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FTC Accused of Withholding Privacy Data

Regulation: Watchdog group seeks to test agency's effectiveness by suing to force release of complaints.


A privacy watchdog group filed a lawsuit Tuesday that seeks to force the Federal Trade Commission to release hundreds of complaints it has received from consumers concerned about potential abuses of their personal data.

The suit accuses the commission of improperly withholding records. But its broader aim is to undercut the government's position that industry self-regulation, combined with FTC enforcement, are adequate privacy protections in the Internet age.

The FTC's effectiveness in policing privacy violations is critical at a time when many consumers, particularly Internet users, are wary about what becomes of credit card numbers, addresses and other personal information they frequently disclose in everyday transactions.

The suit was filed by the Electronic Privacy Information Center, a nonprofit organization that has pushed for stronger privacy laws and a new government agency to enforce them.

Marc Rotenberg, director of the center, said the Washington-based organization is seeking the records to examine the adequacy of the FTC's enforcement efforts.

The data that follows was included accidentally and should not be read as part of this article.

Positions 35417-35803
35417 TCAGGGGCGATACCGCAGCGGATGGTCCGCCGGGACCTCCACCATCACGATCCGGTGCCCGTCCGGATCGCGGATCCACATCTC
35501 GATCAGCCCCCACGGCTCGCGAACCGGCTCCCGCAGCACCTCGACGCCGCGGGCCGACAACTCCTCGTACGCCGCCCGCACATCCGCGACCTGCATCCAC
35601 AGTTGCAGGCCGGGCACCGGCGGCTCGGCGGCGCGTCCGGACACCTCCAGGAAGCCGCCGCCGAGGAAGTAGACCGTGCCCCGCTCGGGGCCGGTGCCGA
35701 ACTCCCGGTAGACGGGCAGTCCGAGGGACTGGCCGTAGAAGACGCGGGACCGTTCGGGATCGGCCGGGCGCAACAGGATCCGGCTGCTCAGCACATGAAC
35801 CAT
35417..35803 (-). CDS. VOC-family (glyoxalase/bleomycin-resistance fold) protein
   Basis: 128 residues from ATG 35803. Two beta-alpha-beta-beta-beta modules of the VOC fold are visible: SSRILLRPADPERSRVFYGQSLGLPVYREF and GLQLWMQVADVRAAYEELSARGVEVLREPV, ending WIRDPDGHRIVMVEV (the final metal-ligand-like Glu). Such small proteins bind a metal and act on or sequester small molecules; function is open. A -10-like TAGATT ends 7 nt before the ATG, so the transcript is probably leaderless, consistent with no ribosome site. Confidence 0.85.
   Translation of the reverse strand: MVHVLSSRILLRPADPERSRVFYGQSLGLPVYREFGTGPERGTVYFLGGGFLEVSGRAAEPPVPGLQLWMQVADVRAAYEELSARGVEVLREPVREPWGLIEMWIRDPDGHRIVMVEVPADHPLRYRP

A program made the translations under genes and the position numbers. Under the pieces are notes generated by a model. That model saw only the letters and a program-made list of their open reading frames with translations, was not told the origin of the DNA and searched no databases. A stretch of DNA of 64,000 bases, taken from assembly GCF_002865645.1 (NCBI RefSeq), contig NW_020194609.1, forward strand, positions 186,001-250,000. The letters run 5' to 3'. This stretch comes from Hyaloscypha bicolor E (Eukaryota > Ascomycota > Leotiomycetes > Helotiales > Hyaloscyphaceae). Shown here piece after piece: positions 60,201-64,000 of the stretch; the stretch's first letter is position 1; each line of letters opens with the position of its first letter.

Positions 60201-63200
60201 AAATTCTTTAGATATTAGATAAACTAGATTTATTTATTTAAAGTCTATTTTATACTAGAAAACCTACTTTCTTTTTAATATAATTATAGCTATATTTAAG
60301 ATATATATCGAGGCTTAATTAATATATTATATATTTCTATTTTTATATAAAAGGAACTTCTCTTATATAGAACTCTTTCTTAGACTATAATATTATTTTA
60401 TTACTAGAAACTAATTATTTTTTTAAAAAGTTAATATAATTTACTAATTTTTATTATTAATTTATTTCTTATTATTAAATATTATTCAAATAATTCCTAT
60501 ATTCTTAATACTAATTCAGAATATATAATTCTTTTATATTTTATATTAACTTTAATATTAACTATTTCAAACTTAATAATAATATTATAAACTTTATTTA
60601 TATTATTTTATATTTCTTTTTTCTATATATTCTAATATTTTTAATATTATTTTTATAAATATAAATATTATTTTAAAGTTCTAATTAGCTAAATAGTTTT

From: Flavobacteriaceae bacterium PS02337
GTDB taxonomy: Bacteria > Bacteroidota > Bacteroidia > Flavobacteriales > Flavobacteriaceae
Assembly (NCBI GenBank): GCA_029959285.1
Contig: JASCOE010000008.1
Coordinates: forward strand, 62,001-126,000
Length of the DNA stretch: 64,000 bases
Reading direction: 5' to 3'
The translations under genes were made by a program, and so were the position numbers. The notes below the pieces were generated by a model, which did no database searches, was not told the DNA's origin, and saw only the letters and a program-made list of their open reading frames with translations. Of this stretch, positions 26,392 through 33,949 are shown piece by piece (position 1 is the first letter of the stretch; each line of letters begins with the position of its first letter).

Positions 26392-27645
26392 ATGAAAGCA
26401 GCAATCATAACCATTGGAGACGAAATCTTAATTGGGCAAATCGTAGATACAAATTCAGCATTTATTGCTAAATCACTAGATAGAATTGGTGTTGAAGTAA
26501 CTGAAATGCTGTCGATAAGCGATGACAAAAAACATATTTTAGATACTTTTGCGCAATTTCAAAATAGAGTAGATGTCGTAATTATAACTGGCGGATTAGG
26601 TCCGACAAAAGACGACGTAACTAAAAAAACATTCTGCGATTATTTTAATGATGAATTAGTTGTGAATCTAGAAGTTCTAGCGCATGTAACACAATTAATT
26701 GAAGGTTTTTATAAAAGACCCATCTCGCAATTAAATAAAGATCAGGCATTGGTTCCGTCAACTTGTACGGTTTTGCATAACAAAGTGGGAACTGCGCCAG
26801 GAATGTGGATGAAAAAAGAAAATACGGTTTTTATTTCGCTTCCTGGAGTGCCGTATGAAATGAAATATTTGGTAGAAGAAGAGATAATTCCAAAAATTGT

"I think we will find thousands of privacy complaints that the FTC has not dealt with," Rotenberg said. "The FTC is running around endorsing [industry] self-regulation, but they're not even opening their mail."

FTC officials called that characterization unfair and said the agency was in the process of responding to Rotenberg's record request when the suit was filed.

"Privacy is a top priority for the commission," said Victoria Streitfeld, a spokeswoman for the FTC. "All of the complaints we get are either responded to by staff members or forwarded to the appropriate people."

The suit accuses the commission of withholding records in violation of the Freedom of Information Act, which requires government agencies to make certain records available to the public in a timely manner.

Rotenberg said the FTC has failed to respond to a request for records that the Electronic Privacy Information Center submitted June 10, although he said he did receive two phone calls from an FTC employee working on the request.

Streitfeld said the agency is trying to respond to the request "in a timely fashion," but it involves sorting through 400 to 500 consumer complaints and requests that the agency has received.

Some complaints won't be released because they may trigger investigations, Streitfeld said. Others can be released, but only after names and other personally identifiable information have been deleted. "It's a difficult process," she said.

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